Socialisation and the kittens “sensitive” period

The experiences kittens have within their first two months of life are important in influencing their behaviour right into and through adulthood. During this early period (2-7weeks old), often known as the ‘socialisation period’, kittens learn what aspects of their environment are ‘normal’ and ‘safe’ so that everything that they come across during this period… Read more »

The experiences kittens have within their first two months of life are important in influencing their behaviour right into and through adulthood. During this early period (2-7weeks old), often known as the ‘socialisation period’, kittens learn what aspects of their environment are ‘normal’ and ‘safe’ so that everything that they come across during this period is likely to be accepted as something that is ‘okay’ later in life.

Mickey’s first vet visit

During this sensitive period at 2-7 weeks of age, it is important for the breeder to ensure the kittens will be ready for a normal home environment. This period may make a huge impact on the future life and happiness of an adult cat. Different types of handling is also important and time spent handling should gradually be increased after 2 weeks of age and should start off by gentle and minimal handling with other kittens in the litter and with their mother. Kittens should be handled between 30-60 minutes a day in total. Over- handling may have the opposite effect and may put the kittens off human handling. The kittens should always be handled in the presence of their mother as long as she is calm and relaxed at a young age. If she is not, then it may be more positive for the kittens to be handled away from her.

It is important for the kittens to spend a lot of time with their mother and not be separated as she will teach them the basics of toileting, play and hunting skills they will need. As cats do not have an inbuilt ‘need’ to be with people, tolerance of and desire to be around people is a learned behaviour.

Kittens who are not well socialised may be more nervous as adult cats. Having behavioural issues is the number one reason for cats being given up to shelters, with some cats even being put to sleep as a result. Stress is bad not, only for a cat’s mental health, but also for its physical health as stress reduces immune function and predisposes them to feline cat flu. Cats who fight are more likely to get injuries such as bite abscesses or catch diseases such as FIV (Feline immunodeficiency virus).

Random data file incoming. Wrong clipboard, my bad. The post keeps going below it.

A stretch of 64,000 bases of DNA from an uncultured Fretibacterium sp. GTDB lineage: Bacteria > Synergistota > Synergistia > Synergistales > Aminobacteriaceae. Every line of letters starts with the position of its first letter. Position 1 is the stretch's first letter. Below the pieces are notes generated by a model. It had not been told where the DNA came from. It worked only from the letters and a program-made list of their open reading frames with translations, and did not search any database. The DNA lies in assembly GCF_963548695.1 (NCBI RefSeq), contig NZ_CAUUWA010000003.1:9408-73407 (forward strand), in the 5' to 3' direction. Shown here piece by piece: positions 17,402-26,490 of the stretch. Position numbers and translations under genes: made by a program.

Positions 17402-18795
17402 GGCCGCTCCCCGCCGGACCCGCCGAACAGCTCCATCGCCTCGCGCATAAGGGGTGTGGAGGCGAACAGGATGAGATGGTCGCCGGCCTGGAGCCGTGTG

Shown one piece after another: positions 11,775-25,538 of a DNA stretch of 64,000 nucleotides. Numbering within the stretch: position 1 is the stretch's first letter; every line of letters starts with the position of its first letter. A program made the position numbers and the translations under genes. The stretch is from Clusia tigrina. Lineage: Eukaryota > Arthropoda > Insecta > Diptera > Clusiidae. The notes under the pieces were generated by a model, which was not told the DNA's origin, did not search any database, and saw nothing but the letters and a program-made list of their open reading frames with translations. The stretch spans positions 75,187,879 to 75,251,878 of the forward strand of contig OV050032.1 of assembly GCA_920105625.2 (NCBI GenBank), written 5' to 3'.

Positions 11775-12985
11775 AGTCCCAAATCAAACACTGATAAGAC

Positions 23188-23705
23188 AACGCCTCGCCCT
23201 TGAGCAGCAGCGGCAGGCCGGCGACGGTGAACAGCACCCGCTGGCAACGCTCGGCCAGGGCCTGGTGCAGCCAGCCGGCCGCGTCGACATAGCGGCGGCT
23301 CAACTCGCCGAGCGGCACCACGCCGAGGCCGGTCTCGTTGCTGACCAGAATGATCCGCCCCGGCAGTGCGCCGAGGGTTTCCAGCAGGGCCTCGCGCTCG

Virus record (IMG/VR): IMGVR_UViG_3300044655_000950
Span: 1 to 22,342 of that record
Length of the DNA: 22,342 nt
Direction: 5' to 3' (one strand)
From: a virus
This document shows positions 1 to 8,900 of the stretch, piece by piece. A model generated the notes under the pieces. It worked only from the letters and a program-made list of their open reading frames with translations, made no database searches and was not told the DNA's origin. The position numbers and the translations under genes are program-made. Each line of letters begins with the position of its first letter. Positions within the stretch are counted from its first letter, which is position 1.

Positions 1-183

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Here are some useful tips to help a kitten form into a happy, healthy and friendly adult cat!:

  • It is worth trying to introduce the kittens to different types of litter and trays so that they aren’t fussy when they’re older. This needs to be done towards the end of the 2-7 week window, because initially kittens might eat the litter so can’t be exposed to clay types as may be dangerous for them.
  • During weaning it is important to slowly introduce a variety of kitten food to expose them to different flavours and textures and help avoid fussy eating later in life, although we recommend a good quality diet from a young age to help with good growth and it is important to introduce foods slowly, and one change at a time so you can monitor the stools and health of the kitten and prevent any stomach upsets.
  •  In addition to holding the kittens, gently performing health checks such as examining sensitive areas like the ears, feet and tail will prove invaluable later in life when the cat attends the vet practice.
  • Socialise the kittens well and expose them to everyday stimuli they will find in a normal home environment, these may include; hoovers, noisy appliances, household objects, cat carriers, carpets/ laminate flooring, music, collars, car journeys and more!
  • It is also important that they get used to other pets (i.e. dogs, birds, rodents) and different people (men, women, children, toddlers).
Thank you from Natalia